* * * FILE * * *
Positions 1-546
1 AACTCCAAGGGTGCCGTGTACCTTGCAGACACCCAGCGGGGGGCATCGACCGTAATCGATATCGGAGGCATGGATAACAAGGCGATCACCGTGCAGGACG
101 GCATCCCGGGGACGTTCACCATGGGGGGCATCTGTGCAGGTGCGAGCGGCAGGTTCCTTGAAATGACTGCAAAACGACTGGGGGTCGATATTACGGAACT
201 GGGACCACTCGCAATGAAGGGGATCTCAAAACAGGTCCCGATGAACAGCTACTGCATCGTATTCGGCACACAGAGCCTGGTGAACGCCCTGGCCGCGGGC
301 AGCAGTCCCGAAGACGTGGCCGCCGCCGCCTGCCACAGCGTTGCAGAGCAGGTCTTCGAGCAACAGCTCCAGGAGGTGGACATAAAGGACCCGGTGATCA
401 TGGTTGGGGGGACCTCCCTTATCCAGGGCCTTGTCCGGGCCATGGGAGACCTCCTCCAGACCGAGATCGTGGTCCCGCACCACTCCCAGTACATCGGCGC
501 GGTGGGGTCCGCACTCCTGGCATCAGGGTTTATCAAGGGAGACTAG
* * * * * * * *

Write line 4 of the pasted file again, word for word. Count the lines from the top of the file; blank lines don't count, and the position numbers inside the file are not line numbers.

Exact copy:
201 GGGACCACTCGCAATGAAGGGGATCTCAAAACAGGTCCCGATGAACAGCTACTGCATCGTATTCGGCACACAGAGCCTGGTGAACGCCCTGGCCGCGGGC